Latest Urban heat island Stories
New research from North Carolina State University shows that urban "heat islands" are slowly killing red maples in the southeastern United States. One factor is that researchers have found warmer temperatures increase the number of young produced by the gloomy scale insect.
Join Arizona-based American Cooling and Heating in this study of the economic consequences associated with combating human-triggered climate change. Mesa, AZ
With hotter summers perhaps as big a threat as colder winters to the lives of humans and other species, scientists are studying ways of mitigating climate change in urban areas.
Life in a warming world is going to require human ingenuity to adapt to the new realities of Earth.
More carbon dioxide is released from residential lawns than corn fields according to a new study.
Higher temperatures in cities can be a key driver of insect pest outbreaks on trees in urban areas.
Large metropolitan areas could be drastically impacting the weather where you live, even if they’re hundreds of miles away, according to new information published in Nature Climate Change.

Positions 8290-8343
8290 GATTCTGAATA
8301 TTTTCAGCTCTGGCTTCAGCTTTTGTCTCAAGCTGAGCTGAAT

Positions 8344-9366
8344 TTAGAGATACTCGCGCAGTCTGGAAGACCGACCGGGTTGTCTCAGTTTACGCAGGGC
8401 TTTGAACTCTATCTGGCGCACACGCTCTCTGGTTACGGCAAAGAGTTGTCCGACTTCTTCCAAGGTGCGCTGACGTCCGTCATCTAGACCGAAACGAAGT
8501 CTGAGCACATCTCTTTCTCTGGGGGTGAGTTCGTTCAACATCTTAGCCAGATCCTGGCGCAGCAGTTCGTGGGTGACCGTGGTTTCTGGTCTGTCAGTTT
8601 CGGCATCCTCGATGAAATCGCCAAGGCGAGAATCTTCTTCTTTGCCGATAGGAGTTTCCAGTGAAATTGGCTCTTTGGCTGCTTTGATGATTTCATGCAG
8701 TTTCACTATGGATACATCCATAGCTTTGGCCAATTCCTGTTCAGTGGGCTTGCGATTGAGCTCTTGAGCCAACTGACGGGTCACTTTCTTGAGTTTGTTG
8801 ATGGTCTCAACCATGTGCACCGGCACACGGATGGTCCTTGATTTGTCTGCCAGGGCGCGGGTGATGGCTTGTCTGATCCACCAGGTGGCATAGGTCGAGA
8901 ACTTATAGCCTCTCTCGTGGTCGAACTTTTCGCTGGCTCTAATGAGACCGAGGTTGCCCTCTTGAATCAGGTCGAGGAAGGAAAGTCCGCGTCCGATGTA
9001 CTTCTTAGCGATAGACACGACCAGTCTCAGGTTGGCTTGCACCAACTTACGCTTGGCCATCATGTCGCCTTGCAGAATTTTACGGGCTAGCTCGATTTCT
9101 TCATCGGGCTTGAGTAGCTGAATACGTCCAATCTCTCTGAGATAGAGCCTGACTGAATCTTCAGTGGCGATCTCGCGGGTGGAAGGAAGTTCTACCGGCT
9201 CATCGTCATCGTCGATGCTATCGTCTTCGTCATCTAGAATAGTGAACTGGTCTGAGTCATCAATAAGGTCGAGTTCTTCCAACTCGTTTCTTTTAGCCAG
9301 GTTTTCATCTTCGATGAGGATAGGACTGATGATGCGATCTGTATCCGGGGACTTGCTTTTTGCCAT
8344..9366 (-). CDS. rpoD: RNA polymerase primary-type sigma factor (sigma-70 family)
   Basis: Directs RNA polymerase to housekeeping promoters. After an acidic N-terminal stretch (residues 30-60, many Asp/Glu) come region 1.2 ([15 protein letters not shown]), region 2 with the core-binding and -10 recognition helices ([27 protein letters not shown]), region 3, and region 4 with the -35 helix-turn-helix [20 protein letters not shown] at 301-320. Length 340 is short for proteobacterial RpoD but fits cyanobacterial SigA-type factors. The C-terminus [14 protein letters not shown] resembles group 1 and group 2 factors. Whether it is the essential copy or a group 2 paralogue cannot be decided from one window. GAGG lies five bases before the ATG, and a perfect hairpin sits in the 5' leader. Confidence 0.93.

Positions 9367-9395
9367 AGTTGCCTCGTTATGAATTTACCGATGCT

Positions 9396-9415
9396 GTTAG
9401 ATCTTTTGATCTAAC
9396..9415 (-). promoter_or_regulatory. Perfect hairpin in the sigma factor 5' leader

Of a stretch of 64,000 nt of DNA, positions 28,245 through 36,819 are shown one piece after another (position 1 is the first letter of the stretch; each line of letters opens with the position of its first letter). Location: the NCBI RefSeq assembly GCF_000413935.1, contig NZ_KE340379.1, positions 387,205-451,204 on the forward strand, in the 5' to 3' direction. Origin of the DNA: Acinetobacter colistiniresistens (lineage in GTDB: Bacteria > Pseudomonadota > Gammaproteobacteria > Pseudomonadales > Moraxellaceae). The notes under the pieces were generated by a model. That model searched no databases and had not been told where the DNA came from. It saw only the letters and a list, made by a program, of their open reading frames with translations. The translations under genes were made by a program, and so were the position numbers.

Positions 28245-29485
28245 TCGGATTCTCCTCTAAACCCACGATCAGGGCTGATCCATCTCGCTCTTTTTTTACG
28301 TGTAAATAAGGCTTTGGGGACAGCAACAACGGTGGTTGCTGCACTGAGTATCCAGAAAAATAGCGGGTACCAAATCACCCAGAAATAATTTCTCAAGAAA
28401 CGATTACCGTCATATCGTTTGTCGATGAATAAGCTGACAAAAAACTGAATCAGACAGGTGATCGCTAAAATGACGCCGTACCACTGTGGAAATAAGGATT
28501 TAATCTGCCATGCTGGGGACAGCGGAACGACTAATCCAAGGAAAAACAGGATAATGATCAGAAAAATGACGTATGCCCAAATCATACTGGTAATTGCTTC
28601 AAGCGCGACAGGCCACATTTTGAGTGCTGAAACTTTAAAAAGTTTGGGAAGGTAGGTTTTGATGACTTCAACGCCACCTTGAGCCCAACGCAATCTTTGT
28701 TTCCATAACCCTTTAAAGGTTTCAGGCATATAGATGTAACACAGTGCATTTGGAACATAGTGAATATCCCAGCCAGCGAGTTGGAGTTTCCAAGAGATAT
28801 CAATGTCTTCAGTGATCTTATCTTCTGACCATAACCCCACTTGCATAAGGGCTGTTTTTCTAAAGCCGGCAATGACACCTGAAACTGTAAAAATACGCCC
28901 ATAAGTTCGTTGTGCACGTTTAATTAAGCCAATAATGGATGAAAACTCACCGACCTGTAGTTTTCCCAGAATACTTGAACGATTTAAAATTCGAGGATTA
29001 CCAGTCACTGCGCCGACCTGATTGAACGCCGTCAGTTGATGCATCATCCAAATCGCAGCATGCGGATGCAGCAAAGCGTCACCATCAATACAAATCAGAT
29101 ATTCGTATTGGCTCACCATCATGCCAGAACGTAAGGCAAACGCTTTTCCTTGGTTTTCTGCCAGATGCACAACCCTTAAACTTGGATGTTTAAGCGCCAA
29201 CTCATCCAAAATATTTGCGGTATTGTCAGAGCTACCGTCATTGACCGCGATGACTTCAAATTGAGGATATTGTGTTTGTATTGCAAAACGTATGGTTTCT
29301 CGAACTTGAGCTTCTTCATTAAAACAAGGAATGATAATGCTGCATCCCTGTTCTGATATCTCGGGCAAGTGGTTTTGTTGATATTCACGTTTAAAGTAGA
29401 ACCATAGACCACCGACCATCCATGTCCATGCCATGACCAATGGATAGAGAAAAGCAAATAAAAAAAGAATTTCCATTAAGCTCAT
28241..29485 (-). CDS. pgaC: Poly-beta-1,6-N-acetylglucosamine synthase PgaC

A push to replace old, heat-trapping paving materials with new, cooler materials could actually lead to higher electricity bills for surrounding buildings, engineers at the University of California, San Diego, have found.
An urban heat island (UHI) is a metropolitan area that is drastically warmer than its surrounding rural areas because of human activities. The phenomenon was first looked into and described by Luke Howard during the 1810s, although he wasn’t the one to name the phenomenon. The difference in temperature is normally bigger at night as opposed to during the day, and it most obvious when winds are weak. Seasonally, UHI is seen during the summer and the winter. The key cause of the urban heat...
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